Ezra Vogel is a Harvard educated and based scholar on the Far East. He has published 10 or so books on the area, including ones on China, Korea, and "the four tigers." In 1979, when this work was published, it advanced the controversial thesis that America had already been eclipsed economically. Japan's success was primarily attributed to the flexibility and willingness of their governing institutions to do what worked, shorn of ideological considerations. And, they had an "industrial policy," with the government picking and supporting likely "winners," and closing down the "losers."
There is an old adage on Wall Street that when a company makes the cover of a popular news magazine, touted as a success, then it is time to sell it short. All the good news has been "fully discounted." Vogel's book was a bit too "cutting edge" to merit the same fate. Japan continued to flourish, as he indicated, for another entire decade, before its ludicrous real estate "house of cards" collapsed in 1989 (as one indicator, the land under the Imperial Palace in Tokyo was valued at more than all the land in California). Hum, real estate "games" does have a familiar ring.
Vogel is knowledgeable. He had been visiting Japan annually, for extended periods, for two decades prior to this work's publication. His first chapter is entitled the Japanese "miracle" and recounts how it quickly recovered from the utter devastation of World War II. In part, the "clean slate" allowed them to have a fresh look, and actually make changes in the way their society was organized, with very real poverty being a constant goad to pragmatism. He says that if there is a single factor that explains their success, it is a group-directed quest for knowledge. Although it has a strange ring to American ears, the phrase "dedicated government bureaucrat," specifically and in particular, those who worked at M.I.T.I. (Ministry of International Trade and Industry) and who ran their "industrial policy" were also an essential component to Japan's success. Vogel devotes chapters to their political institutions and practices (hint: they were no dysfunctional deadlocks), to their large companies that were promoted to be global competitors, as well as chapters on their basic education, crime control and welfare, key societal components whose smooth functioning supported their economic efforts.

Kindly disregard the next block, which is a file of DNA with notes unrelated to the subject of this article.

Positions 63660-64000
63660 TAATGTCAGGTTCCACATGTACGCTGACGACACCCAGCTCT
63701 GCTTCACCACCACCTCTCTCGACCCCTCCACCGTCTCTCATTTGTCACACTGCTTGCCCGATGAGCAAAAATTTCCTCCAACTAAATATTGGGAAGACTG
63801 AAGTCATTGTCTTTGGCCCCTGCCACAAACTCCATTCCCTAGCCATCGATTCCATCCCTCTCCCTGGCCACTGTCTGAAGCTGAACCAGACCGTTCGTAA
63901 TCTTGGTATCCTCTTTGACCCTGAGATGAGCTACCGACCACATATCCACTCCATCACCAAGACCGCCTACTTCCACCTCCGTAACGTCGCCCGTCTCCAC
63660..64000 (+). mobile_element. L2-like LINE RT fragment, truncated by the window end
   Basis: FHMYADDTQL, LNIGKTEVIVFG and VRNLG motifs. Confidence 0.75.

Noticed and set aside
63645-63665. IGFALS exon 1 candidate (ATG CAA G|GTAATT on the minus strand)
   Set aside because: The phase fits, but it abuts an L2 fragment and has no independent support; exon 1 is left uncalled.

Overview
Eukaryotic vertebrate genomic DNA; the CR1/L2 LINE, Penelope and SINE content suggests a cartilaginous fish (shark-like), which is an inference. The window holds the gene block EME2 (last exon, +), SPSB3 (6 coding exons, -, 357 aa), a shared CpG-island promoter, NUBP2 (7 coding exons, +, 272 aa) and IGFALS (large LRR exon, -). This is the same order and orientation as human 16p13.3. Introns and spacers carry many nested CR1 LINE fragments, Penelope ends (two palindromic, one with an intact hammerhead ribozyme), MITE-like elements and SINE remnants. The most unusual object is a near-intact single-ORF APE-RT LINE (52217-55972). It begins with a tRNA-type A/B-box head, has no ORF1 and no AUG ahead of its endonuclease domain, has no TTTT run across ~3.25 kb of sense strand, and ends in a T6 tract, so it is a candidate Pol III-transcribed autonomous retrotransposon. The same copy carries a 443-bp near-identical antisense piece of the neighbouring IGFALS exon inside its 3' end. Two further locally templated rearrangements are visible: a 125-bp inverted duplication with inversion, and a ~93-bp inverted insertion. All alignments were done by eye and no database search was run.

A few of the key observations that I noted: Japanese society was far more equalitarian than America's in 1970, with an income ratio of 4.3 between the highest and lowest quintile in Japan compared to 7.1 in the USA( and that was 1970, long before the aggrandizement of the 1%); Japan had 10,000 lawyers compared to 340,000 in the USA; and perhaps most importantly, in the USA, "we have supported egoism and self-interest and have damaged group or common interests" (the Ayn Rand syndrome?)
Vogel was no Pollyanna; he identified the problems, but he was not prescient enough to predict the factors that would led to Japan's stagnation over the last two decades, and even suggest that China might eclipse Japan in turn. I do note his recent book, published in 2011, Deng Xiaoping and the Transformation of China might provide some insights. Overall, a solid achievement, that is now somewhat dated. 4-stars.